Here is a list of perfect gifts for the traveler in your life. From small items to expensive technology, there’s something to fit any price range. I didn’t just pick each item out of thin air though: there is a method to my madness. I either own it (and love it), have owned it (and loved it so much that I’ve destroyed it and want more), or I want to own it (and hence have been researching the crap out of it).
So without further ado, please use this random list as a guide, and enjoy shopping for the traveler in your life!
This post was originally published in 2009. It has been updated for accuracy of links. If you click on the product links in this post, I will receive a small commission on anything you purchase. This doesn’t affect your price. Thank you for your support!
Things I Own (and love)
I wrote about the SteriPEN in all its glory, after traveling through Asia for 6 weeks without drinking bottled water. The money (and plastic) we saved was incredible. It has more than paid itself off; every time we use it from here on in is gravy – for our pocketbooks, and for the world (which is already drowning in plastic garbage).
I have also sung the praises of the Travel Journal in the past, as an awesome piece of travel gear. I may be old fashioned, but there’s something about the plain old pen & paper that brings out creativity. Without my journal at my side, I could not have written the Victorian Bushfire diary, which was archived by the National Library of Australia as a little piece of history.
You don’t have to be as ambitious with your travel journal! Just have fun, and see where it takes you.
As long as you get lightweight ones, these waterproof Dry Bags are great for separating items in your pack. (I like to organize this way, so I don’t have to sift through loose belongings to get to what I need). They take up almost no room, and add additional levels of protection against toiletry leakage or pervasive humidity. We especially like them for our electronics when we are in tropical climates.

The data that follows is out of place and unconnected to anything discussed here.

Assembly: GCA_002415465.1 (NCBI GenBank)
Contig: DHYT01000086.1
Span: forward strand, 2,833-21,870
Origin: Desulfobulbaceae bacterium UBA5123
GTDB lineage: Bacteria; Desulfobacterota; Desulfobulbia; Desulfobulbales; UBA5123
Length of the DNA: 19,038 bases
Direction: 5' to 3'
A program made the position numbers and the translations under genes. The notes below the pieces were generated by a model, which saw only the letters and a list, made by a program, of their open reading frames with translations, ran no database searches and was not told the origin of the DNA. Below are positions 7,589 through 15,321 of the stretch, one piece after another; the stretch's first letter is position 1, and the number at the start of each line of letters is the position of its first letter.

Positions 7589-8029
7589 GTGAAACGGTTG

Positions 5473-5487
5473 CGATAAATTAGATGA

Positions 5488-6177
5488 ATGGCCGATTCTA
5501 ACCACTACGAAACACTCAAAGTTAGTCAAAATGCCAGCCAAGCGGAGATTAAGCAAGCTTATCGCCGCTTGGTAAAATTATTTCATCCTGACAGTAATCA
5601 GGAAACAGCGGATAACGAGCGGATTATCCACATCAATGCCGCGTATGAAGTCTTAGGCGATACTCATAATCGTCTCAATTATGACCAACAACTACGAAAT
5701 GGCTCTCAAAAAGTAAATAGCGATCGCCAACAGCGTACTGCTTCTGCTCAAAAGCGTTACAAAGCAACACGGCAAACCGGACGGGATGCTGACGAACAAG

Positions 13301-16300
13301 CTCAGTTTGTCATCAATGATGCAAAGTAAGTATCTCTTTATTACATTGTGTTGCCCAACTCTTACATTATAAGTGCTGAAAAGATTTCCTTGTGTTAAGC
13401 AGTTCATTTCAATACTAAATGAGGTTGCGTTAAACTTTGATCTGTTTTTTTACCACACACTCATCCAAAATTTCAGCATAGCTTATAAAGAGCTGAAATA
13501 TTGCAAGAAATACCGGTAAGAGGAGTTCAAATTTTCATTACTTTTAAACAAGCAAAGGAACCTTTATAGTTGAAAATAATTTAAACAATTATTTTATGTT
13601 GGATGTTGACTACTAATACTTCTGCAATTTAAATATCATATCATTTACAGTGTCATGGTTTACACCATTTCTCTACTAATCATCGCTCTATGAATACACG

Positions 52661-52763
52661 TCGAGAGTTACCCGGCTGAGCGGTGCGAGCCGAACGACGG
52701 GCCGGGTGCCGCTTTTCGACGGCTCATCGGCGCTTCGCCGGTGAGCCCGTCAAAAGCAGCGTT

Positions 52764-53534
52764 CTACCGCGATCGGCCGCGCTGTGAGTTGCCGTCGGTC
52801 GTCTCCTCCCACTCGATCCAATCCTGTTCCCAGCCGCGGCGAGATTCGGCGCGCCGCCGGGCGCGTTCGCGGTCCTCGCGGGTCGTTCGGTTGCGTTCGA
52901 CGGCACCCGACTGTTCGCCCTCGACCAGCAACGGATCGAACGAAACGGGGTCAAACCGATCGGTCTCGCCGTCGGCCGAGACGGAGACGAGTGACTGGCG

Absolutely invaluable to us throughout all kinds of travel have been our Headlamps. They’re compact and light, and so useful in so many ways. I use mine almost every day, and it never leaves my purse.
Where, oh where would a traveler/camper/outdoorsy person be without a Pack Towel? They’re perfect: they are lightweight, they come in different sizes of super-small, they absorb way more than you would ever expect them to, then dry way faster than they should considering how much water they just absorbed. In short – they’re magic!
Really Flat Bowls, Plates, Cups
I was introduced to folding plates, bowls, and cups while camping in Canada, and we brought these nifty folding plates and bowls around the world with us. They are incredibly lightweight and flat, and can tolerate both hot and cold foods. The cups in particular are quite the feat of impossible-ness – I mean seriously: a folding origami cup? That works? (Yes).
Although they’re not entirely practical along the backpacker trail (where most hostels provide full kitchens with dishes), they come in quite handy while camping, and have indeed proved to be invaluable to us a few times whilst traveling too (ie: while eating street food in Asia and trying to avoid the use of disposable plates).